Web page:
Beverly Beckham

Getting used to living in darkness

A plane in front of the harvest moon.
Toby Melville/Reuters
A plane in front of the harvest moon.

It’s legitimate to be concerned about violence. People are shot and killed every day. A man goes into a CVS with a shotgun. A man commits mass murder at a military facility. Children are gunned down at schools, movie theaters, malls. Nowhere is safe.

This is the world we live in.

Two teenagers at the Market Basket were talking about the CVS robbery last Monday in Brockton. She was ringing up my groceries and he was bagging them, and they asked me if I’d heard that the robber had a shotgun.


They said it as a matter of fact. Not a surprise. A shrug. A sigh. Are you worried working here? I asked. No, they both said. The store has security.

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When President John F. Kennedy was assassinated nearly 50 years ago, I had a part-time job at Cummings at South Shore Plaza. My friend Elaine was a cashier at Stop and Shop in Braintree. There was no security in grocery stores or malls then, and no fear that someone would storm into our school and shoot us.

President Kennedy’s murder on that long ago Friday afternoon was an aberration. We could not wrap our heads around what had happened. Our teachers wept. Our parents sat pale and shaken in front of the TV. It seemed to us that the entire world was stunned and saddened by the death of this one man.

Sept. 11, 2001 stunned the world, too. Two thousand, nine hundred seventy-seven murdered. Horrible. Inconceivable.

And in our backyard last spring, the Marathon bombings.


Mother Jones published a chart of US mass shootings from 1982-2012, updating and including the five mass killings that have taken place since 2013, but not including the Boston Marathon deaths, because they were not by gunshot. (

The list is long and disturbing.

But Boston criminologist James Allan Fox wrote last week in USA Today that mass murder is really less frequent than we think. “Over the past 30 years, there has been an average of nearly 20 mass shootings a year in the US, each involving at least four victims killed, but with no upward or downward trajectory.”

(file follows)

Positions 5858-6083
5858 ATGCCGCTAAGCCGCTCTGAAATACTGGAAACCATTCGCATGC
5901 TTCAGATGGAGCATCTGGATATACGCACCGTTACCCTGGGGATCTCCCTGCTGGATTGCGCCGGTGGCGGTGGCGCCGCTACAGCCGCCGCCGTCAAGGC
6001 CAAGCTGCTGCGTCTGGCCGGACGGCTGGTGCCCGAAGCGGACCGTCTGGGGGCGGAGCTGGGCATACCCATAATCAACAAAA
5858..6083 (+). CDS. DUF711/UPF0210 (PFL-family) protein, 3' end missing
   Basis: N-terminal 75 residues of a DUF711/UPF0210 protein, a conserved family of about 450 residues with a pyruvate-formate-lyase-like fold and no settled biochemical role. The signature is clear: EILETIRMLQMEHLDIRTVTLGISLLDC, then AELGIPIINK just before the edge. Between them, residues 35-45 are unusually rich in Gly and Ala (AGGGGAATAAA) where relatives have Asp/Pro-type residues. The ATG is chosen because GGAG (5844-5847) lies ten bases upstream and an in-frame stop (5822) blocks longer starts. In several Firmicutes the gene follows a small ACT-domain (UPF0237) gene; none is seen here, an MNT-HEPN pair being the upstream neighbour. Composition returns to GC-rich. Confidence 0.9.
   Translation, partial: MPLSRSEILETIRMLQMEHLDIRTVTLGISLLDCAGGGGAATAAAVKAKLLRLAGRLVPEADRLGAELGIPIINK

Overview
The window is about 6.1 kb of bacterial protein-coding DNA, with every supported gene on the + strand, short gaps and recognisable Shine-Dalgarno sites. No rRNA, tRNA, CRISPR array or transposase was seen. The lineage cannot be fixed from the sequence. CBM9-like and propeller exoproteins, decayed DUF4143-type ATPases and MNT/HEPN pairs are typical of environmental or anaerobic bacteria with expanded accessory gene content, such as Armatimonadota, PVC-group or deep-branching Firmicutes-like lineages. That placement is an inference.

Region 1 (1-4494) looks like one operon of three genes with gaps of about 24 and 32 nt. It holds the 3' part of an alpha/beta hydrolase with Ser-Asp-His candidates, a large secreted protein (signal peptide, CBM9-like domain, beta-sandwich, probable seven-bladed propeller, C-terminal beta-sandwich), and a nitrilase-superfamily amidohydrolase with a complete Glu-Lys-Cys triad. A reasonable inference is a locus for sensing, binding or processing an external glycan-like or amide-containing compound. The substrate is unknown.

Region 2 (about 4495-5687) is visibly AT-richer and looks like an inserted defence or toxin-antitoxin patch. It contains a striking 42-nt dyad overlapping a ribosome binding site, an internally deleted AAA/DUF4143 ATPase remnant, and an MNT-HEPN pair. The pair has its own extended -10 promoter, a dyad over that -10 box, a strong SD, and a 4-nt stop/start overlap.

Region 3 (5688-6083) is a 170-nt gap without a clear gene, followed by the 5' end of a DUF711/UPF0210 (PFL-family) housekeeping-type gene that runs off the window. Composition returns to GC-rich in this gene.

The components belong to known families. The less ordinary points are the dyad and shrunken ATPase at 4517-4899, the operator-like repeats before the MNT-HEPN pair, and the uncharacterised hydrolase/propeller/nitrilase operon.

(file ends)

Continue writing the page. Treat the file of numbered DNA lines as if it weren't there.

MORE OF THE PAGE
Is this why the murder of 12 and the maiming of eight other human beings at Washington Navy Yard two weeks ago failed to make me stop in my tracks? Because there was no upward trajectory? Because this was just more of the same? Am I now used to people being gunned down anywhere, anytime?

The worst mass murder in US history didn’t take place in this century or in the past 30 years, I read online. That happened on May 18, 1927, when Andrew Kehoe killed 38 elementary school children and six adults, including his wife. He bludgeoned her, then set his farm on fire, then blew up the Bath Consolidated School in Bath Township, Mich.


There is no shortage of tragic stories online.

Maybe this is another reason the Navy Yard murders didn’t make me weep. Because there are people dying, being gassed, tortured, shot everywhere. And we read about it. And we watch it on the news. So much violence and death, that after a while you see but don’t feel.

And yet.

There was a full moon a week after these 12 people died, a huge, brilliant harvest moon. I’ve seen a full moon hundreds of times. And every time I am amazed that it astounds me.

Shouldn’t the death of 12 blameless people astound me, too?

Shouldn’t mass murder make a person sit up and take notice?

But it didn’t. Not this time. I wept when Kennedy died. And on Sept. 11. And after the murders in Oklahoma City and at Columbine and Sandy Hook and last April 15.

But something has happened. People are shot and killed every day. And it isn’t like a full moon that demands attention. It’s like a night without stars, a darkness we’re getting used to.

Beverly Beckham can be reached at